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Queer Eye’s Fab Five on how they are changing men- one makeover at a time

As the Netflix reality show returns, its stellars descend on the rural Australian municipality of Yass to record a mini chapter and explain the secrets of their huge success

Jonathan Van Ness screams- and then starts crying. The Queer Eye hotshot is sitting in a auto on a cattle farm in the rural Australian town of Yass, New South Wales. As the snaps stream down his face, he begins filming himself on his phone.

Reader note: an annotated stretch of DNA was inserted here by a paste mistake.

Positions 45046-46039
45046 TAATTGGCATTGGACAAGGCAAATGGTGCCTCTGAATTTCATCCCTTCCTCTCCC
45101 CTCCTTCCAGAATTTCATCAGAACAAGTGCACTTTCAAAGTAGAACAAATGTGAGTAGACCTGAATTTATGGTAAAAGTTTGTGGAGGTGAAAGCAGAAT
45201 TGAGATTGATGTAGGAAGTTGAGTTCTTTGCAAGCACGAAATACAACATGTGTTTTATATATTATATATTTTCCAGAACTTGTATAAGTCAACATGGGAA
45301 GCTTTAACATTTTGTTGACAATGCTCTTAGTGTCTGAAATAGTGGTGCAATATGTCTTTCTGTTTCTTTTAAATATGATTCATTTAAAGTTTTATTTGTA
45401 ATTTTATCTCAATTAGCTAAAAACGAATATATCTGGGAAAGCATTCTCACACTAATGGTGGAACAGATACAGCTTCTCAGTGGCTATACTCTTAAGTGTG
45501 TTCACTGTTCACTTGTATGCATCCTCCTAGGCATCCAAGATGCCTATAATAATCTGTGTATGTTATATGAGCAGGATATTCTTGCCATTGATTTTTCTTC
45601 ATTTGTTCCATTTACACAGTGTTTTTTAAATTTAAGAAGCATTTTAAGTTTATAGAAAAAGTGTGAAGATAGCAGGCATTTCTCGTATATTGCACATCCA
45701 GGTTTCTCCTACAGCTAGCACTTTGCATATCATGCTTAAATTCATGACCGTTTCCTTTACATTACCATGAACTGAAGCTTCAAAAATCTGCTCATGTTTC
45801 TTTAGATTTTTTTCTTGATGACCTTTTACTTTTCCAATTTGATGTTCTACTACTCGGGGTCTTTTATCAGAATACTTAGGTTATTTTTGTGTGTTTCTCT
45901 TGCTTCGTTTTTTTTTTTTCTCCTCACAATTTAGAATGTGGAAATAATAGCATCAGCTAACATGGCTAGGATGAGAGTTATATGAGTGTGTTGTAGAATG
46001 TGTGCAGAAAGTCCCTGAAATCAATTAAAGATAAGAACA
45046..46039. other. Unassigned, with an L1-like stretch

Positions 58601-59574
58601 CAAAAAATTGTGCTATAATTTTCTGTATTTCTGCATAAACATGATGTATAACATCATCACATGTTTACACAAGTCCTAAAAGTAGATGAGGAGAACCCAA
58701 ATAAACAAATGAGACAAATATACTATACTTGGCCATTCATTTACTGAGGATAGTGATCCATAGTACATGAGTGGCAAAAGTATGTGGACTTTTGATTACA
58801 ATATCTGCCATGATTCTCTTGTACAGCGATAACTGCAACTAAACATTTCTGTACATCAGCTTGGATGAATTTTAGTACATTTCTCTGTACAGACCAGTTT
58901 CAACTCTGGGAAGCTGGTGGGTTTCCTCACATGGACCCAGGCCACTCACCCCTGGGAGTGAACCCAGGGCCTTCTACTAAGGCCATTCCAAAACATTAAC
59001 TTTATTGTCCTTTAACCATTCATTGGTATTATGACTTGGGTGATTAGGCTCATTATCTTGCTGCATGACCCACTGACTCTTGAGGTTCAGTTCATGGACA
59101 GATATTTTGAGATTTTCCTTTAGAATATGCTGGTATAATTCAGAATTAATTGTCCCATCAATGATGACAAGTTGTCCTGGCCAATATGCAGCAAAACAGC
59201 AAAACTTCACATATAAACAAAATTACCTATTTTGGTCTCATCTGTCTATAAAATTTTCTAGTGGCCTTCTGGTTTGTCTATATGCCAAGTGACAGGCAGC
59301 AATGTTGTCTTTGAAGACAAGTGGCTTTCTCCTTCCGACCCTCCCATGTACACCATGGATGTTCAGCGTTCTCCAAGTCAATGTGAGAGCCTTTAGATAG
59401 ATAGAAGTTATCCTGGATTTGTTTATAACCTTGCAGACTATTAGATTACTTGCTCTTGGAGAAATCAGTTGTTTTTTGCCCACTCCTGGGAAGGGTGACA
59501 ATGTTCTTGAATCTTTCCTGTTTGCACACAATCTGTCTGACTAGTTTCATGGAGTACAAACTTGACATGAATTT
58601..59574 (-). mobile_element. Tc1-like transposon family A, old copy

” I simply found out Michelle Kwan followed me on Instagram and lost my mind ,” he tells his followers- close to a million of them on the social network, the most recent of whom is the retired Olympian figure skater.

His co-star Karamo Brown daddies his head into chassis:” Oh, Michelle ,” he coos, tenderly chafing his friend’s arm.” You prepared our baby’s dream come true !”

The resulting post, which has had almost 1m beliefs at the time of, is solid Queer Eye content, encapsulating not only what devotees of the reality show love about Van Ness( his inexhaustible extravagance ), but also the whole cast’s feelgood earnestness, the euphorium they take in each other and their eagerness to play up every charming moment and transmit it directly to social media.